...what the end will be (Roundabout Theatre Company)
Ends Jul 10 1h 30m
...what the end will be (Roundabout Theatre Company)
79

...what the end will be (Roundabout Theatre Company) NYC Reviews and Tickets

79%
(104 Reviews)
Positive
86%
Mixed
13%
Negative
1%
Members say
Great acting, Absorbing, Relevant, Thought-provoking, Entertaining

Under one roof lives 3 generations of men that grapple with their intersecting identities. 

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Member Reviews (104)

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741 Reviews | 121 Followers
72
Cliched, Relevant, Slow, Disappointing, Ambitious

See it if you are curious about how the playwright differentiates between 3 generations of Black gay men in one family. There are some revelations.

Don't see it if you dislike plays using significant issues such as mixed race relationships & euthanasia without acknowledging their significance

612 Reviews | 269 Followers
57
Portrait of three gens of gay men dealing with serious illness of oldest member, then takes left turn as tearjerker: essence of meh

See it if gets the medicine right; competently acted; big manipulative tear jerker speech evokes tears

Don't see it if not smart, flabby, without direction, no foundation for ending; how many ways can I say meh?

464 Reviews | 70 Followers
98
Great set, Thought-provoking, Great writing, Great acting, Absorbing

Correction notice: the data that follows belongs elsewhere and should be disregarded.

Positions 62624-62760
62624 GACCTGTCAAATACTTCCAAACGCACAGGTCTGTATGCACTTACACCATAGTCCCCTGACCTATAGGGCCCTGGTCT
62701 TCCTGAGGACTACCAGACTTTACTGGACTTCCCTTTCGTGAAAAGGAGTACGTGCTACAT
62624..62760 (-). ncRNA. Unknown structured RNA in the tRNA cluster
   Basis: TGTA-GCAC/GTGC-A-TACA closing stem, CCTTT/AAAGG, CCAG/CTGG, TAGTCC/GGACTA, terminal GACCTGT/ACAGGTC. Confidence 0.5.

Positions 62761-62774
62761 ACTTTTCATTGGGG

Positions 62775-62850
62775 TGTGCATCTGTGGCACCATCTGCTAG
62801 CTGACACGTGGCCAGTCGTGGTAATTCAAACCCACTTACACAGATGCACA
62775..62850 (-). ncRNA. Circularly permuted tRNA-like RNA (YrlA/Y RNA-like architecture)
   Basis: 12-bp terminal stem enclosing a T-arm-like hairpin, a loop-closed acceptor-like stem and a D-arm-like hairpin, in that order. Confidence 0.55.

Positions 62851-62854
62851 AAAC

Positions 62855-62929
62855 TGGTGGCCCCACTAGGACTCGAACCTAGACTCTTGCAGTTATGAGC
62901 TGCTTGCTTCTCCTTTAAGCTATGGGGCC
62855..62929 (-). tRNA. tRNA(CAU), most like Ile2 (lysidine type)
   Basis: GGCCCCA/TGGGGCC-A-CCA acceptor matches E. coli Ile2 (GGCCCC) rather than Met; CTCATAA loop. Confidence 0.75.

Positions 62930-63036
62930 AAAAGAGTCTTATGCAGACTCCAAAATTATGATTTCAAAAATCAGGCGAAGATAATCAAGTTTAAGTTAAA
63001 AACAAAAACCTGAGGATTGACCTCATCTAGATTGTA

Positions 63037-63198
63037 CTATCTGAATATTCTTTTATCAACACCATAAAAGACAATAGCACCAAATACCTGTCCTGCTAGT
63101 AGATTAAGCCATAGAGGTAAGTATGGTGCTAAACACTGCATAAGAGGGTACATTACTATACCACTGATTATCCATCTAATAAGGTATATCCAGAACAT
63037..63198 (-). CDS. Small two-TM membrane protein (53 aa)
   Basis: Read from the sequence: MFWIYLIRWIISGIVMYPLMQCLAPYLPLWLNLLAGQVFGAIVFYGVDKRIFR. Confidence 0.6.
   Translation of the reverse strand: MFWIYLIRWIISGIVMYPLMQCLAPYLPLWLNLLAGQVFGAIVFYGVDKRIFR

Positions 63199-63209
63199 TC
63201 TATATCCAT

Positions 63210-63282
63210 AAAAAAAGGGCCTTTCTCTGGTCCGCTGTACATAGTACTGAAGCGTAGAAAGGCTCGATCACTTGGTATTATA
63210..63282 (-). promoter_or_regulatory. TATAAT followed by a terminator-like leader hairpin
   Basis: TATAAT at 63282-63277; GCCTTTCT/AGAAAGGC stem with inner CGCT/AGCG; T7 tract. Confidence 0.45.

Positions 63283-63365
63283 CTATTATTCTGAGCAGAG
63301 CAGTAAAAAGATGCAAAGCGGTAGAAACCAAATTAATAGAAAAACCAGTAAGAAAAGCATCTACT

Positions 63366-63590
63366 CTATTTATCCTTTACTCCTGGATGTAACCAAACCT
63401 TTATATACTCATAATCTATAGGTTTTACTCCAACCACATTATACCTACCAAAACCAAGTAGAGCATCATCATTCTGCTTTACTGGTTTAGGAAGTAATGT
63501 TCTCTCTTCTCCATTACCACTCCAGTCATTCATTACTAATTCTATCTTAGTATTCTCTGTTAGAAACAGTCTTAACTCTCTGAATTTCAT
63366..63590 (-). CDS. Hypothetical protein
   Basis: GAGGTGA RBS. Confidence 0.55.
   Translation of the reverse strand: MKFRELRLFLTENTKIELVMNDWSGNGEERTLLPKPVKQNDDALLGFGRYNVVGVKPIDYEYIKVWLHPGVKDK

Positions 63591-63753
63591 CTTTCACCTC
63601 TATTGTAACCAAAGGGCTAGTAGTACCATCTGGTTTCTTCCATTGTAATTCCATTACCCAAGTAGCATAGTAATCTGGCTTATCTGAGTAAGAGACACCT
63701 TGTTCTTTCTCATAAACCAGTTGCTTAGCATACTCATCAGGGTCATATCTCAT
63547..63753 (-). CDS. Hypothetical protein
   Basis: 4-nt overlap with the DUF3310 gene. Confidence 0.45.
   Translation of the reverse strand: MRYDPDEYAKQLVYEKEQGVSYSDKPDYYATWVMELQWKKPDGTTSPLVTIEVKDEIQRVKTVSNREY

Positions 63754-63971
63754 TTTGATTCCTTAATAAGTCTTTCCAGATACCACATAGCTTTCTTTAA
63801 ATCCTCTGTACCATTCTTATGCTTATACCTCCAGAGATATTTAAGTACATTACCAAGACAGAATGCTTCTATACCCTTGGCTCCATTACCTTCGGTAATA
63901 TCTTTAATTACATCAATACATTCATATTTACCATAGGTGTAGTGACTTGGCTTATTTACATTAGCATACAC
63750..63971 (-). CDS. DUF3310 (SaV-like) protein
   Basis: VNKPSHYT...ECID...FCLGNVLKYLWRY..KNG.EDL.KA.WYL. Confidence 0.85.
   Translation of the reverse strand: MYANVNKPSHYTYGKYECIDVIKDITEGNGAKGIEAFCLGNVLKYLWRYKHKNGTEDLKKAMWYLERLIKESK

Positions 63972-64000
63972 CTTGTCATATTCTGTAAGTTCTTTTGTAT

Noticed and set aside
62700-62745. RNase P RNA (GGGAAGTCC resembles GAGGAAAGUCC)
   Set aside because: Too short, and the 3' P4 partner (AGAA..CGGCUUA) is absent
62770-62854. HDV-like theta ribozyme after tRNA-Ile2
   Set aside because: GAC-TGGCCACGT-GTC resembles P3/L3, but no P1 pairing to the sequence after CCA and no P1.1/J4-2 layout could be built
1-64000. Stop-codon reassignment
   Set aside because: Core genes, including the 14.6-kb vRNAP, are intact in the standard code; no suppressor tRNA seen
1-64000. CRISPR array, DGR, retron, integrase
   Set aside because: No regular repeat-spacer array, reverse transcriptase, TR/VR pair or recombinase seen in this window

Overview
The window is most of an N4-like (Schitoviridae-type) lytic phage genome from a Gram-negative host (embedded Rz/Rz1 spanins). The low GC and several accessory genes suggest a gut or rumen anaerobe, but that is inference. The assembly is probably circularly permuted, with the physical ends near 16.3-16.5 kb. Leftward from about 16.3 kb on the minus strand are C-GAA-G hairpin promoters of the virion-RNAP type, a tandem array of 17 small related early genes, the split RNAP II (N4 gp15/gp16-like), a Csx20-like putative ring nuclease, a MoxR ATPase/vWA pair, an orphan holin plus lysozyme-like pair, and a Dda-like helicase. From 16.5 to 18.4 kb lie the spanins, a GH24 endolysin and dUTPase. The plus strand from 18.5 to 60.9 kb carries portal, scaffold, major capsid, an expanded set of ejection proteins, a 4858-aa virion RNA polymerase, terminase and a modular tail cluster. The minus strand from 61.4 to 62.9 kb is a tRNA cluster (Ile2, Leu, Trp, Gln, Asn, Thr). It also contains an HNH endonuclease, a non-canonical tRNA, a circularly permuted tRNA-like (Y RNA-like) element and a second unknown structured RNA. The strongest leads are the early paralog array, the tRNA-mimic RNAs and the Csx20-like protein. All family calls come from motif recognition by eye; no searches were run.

See it if you like terrific actors and great writing.Play explores relationships and sexual identity.Keith Randolph Smith is absolutely brilliant.

Don't see it if you are a right wing bigot.Or actually you should see it and learn something about gay relationships. Beautiful story, well told,well acted.

410 Reviews | 61 Followers
83
Black and queer-ass american off-broadway

See it if A family showing how the traumas of homophobia, being Black, masculinity issues may take generations to fade. Predictable but still healing.

Don't see it if Family drama, queerness, Blackness, male masculinity, intergenerational trauma, end of life decisions/conversations, death. Read more

356 Reviews | 199 Followers
100
Intelligent, Great writing, Great staging, Great acting, Absorbing

See it if An outstanding drama & must see! Powerful performances, beautiful set & moving to tears script. Bravo to all involved with perfection 🏳️‍🌈

Don't see it if If you want a musical then skip this one.